TOUR THIS HOUSE!
Sunday, June 27 at 1 p.m.
R.S.V.P. to firstname.lastname@example.org .
The living area still has the original trapdoor that was used to bring heavy equipment to the upper floors of the warehouse.
Artist Aimee Joyaux and her scholar/craftsman husband, Alain, have paid the ultimate compliment to a town. Anticipating a departure from their academic lives in Indiana, they dreamed of a home large enough to support their passions. Their requirements were simple: proximity to an international airport for easy access to their house in France, a large quantity of inexpensive space so that they could live and work under one roof (Aimee wanted a big studio, and Alain wanted a shop) and a moderate climate so that heating a large space wouldn't break the bank. They chose Petersburg.
The couple bought a pre-Civil War warehouse that was on the verge of collapse in the downtown area. "It's really Alain who has the vision," says Aimee. When they first toured the building, Alain saw potential while she saw a disaster. They took detailed measurements of the building back to Indiana and spent another year planning and consulting with building experts. They scoured scratch-and-dent stores and salvage yards for inexpensive materials and fixtures. They collected old chalkboards for flooring, discarded limestone architectural elements, Victorian-era salt-glazed paving bricks, laboratory counters, doors, sinks and anything else they thought they could use. It took two semitrailers to move everything to Virginia.
Two oil-on-canvas paintings from Aimee's "Burning Bridge" series hang above the bed in the third-floor guest room.
For nearly six years they lived in a small house close by while Alain, a museum director-turned-builder, labored mostly alone on the three-story, 11,000-square-foot building on North Sycamore Street. Tending to all aspects of the renovation, he started by stripping the building to its shell, discovering layer upon layer of materials added during its 150-year existence. Eventually, he uncovered enough heart pine flooring for the second- and third-floor living spaces, as well as a portion of the cast-iron storefront trim at the exterior street entrance. Ever the student of history, Alain used such original architectural elements to inform subsequent construction decisions.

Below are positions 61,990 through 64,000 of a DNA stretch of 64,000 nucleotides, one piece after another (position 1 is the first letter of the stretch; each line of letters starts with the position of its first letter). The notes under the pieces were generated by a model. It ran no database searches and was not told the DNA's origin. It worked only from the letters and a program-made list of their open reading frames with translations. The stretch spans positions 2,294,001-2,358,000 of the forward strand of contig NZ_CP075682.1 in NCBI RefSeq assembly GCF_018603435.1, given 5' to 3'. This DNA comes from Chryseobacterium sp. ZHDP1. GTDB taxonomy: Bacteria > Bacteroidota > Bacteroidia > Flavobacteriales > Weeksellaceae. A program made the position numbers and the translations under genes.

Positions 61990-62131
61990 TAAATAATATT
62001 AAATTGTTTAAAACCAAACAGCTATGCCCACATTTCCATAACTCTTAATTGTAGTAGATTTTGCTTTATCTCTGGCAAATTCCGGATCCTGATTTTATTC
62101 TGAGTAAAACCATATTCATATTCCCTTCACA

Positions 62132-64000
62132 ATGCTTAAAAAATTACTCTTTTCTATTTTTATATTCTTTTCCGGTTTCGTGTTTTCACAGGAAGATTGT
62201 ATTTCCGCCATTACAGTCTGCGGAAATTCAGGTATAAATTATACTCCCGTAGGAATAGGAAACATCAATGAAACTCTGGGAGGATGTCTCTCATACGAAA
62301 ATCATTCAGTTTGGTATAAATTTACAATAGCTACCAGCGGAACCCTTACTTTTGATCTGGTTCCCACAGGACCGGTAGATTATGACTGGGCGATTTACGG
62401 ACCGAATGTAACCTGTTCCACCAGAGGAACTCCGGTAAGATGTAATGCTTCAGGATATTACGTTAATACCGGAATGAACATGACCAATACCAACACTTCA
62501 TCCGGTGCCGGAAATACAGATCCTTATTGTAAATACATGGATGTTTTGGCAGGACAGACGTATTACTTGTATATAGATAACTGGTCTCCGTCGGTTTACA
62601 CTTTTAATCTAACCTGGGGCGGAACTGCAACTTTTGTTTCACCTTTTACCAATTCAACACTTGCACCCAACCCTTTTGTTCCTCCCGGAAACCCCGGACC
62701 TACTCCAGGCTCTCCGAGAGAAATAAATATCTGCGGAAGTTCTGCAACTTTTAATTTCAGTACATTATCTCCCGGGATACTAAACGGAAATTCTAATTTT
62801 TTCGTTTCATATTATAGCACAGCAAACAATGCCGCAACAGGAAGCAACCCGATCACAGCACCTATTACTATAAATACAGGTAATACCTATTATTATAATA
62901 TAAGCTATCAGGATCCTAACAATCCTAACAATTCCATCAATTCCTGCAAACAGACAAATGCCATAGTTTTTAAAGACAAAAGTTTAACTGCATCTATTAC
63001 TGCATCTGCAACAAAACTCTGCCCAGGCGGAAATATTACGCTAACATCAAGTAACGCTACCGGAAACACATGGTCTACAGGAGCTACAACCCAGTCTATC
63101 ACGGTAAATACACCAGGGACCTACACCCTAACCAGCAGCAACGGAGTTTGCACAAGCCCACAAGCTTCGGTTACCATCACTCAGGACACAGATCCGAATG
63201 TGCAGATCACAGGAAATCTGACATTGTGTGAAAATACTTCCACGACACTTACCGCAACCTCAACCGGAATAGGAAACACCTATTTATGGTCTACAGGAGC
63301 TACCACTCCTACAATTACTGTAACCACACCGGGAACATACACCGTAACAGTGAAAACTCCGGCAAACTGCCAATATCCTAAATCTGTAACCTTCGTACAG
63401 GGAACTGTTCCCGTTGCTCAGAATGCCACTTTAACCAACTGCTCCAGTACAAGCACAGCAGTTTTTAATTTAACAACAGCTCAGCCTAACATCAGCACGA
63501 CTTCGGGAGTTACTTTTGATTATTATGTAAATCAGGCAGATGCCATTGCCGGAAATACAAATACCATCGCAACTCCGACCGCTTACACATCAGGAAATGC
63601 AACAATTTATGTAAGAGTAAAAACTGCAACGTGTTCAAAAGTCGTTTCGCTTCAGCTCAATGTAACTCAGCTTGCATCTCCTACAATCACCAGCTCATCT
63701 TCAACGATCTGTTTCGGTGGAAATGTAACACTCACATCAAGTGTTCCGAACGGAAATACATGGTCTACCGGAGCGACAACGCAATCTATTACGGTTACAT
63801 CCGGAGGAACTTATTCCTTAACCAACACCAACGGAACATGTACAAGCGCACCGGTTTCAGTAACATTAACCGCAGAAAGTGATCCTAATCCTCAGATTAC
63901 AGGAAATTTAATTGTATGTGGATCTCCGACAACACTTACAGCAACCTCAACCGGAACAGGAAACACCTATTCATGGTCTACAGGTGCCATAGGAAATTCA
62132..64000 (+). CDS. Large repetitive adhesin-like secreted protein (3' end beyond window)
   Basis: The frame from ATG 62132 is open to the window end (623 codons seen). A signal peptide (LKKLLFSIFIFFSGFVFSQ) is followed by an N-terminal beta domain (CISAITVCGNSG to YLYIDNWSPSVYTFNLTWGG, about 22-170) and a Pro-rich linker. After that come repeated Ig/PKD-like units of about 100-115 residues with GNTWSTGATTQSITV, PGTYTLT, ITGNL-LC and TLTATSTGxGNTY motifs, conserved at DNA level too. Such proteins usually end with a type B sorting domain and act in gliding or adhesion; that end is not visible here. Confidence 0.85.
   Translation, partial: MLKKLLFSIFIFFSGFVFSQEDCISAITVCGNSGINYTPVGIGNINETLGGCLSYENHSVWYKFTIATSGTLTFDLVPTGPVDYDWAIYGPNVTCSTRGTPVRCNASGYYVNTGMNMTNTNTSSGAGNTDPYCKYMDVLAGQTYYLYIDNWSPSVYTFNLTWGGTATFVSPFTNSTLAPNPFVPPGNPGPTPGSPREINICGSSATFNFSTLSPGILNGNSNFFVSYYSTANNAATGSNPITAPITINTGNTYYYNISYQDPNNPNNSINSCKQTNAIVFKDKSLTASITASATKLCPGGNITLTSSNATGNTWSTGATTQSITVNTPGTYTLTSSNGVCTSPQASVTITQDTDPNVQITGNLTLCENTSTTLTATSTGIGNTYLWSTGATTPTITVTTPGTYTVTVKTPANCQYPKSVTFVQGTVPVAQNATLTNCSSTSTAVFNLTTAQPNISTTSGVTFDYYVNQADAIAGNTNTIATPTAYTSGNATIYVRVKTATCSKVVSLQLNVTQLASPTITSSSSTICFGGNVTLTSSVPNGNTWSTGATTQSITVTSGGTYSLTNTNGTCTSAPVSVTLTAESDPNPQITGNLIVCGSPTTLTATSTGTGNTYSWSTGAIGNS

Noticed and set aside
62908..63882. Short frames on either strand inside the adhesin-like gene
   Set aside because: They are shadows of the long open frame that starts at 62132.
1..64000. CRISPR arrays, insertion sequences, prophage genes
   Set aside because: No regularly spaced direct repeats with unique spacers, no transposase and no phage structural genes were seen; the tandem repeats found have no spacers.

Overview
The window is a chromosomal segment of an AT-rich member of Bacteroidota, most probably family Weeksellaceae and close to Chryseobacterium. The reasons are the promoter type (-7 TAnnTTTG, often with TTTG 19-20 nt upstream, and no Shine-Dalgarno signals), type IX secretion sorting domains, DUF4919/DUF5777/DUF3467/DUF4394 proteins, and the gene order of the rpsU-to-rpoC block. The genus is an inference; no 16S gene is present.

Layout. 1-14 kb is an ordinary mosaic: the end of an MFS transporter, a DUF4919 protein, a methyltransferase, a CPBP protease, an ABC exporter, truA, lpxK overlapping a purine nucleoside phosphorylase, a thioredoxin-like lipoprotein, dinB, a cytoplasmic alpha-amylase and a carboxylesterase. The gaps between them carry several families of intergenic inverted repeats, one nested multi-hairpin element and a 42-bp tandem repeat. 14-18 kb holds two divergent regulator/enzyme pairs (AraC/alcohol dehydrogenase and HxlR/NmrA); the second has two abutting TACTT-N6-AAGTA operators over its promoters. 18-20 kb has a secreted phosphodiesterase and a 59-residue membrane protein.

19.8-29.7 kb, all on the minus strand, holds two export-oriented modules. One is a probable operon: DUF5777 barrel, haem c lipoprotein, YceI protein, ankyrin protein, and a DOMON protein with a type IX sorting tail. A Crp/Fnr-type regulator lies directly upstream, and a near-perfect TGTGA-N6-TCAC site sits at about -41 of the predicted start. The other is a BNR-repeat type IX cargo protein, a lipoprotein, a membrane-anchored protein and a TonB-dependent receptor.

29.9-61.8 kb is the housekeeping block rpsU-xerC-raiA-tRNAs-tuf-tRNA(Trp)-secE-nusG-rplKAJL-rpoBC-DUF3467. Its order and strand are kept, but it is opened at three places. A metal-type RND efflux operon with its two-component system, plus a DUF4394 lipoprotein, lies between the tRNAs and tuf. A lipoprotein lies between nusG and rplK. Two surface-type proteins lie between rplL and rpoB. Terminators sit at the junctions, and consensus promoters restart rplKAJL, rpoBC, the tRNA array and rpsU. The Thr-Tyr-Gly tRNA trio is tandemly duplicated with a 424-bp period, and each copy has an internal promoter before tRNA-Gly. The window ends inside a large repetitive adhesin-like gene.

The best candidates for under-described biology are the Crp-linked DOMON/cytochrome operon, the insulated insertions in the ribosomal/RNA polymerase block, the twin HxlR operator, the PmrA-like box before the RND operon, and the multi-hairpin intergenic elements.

In architectural rehabs, unexpected conditions often end up shaping the character of a new space. When Alain removed crumbling plaster from existing walls, he found whitewashed brick that had been deliberately chipped with chisels so that plaster would adhere to it. Rather than hide the chips with drywall, the pair opted to live with the textured surface. Now the wall works as another layer of art in this art-filled home.
Alain based other design decisions on necessity. Concerned that spilled liquids in Aimee's studio could reach electrical wiring, he covered the entire studio floor with rubbery battleship insulation. The material not only resists moisture but also looks like stone planking and is soft underfoot.
Despite the many conditions that challenge visual harmony in this space — the size of the building, the assortment of materials, the contrasts between old and new — a unifying honesty and depth of thoughtfulness floods every corner. Alain's attention to craftsmanship, from the massive wall of bookshelves in their living area to his custom cabinetry throughout the building, speaks to an elevated level of care and intention.
Wall Street skyscraper sculptures by Aimee Joyaux
Plentiful space is an added bonus for two people who like collecting. Alain, who has already amassed an impressive art and book collection, is acquiring large power tools, while Aimee, whose silver-print collection lines walls throughout the house, is in the process of adding printing presses to her bevy of specialized equipment. With a darkroom and various print- and book-making tools and machines, Aimee's studio is an artist's fantasy. In fact, the setup (which is larger than some houses) rivals those of many college art departments. Aimee says that the size of her studio offers advantages. "The scale of my painting has been affected by the space — I can have four big paintings going at one time."
As for inspiration, Aimee need not travel far to find it. Alain's art collection, which includes prints by Goya, Matisse and Berthe Morisot, fuels her creativity. Aimee adds, "I walk my dog a lot and we go through all the alleys and backstreets. The city of Petersburg, the patchwork of old buildings, remnants of buildings that have been torn down, roof pitches, the topography of the city, is inspiring to me."
Stories are still to come; they want to see an antiques store in their street-level space (they have already imported enough French furniture to start a business), and Alain is planning a summer kitchen and an outdoor courtyard where he will plant a tree and use a salvaged tree grate to protect it. "I love narratives," says Aimee. "Life is full of stories."